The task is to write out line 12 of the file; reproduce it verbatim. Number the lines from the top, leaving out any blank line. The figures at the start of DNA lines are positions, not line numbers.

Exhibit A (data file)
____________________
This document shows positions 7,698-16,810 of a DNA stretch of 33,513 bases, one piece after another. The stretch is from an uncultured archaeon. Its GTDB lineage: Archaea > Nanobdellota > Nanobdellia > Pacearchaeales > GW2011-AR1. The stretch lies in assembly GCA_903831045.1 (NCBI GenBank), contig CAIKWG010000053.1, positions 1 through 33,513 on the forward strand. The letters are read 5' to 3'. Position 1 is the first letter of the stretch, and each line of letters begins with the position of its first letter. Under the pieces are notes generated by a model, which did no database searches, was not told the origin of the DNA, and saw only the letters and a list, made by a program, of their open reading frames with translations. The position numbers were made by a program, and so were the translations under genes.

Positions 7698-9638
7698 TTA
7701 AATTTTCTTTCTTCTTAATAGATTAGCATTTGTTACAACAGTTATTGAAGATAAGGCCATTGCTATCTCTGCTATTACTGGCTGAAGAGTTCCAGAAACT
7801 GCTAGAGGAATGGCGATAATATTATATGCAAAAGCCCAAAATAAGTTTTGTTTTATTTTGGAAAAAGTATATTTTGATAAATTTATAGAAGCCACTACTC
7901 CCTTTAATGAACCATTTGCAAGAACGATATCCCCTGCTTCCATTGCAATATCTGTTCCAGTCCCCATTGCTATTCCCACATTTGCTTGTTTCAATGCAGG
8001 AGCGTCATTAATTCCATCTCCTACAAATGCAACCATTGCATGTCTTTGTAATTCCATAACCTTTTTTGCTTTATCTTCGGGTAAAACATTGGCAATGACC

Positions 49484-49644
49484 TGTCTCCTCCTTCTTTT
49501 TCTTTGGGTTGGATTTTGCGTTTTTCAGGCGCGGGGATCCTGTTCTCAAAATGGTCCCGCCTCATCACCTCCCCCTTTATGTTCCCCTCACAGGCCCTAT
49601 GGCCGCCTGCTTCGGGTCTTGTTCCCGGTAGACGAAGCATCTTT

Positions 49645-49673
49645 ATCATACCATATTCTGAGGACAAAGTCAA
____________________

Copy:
Positions 49645-49673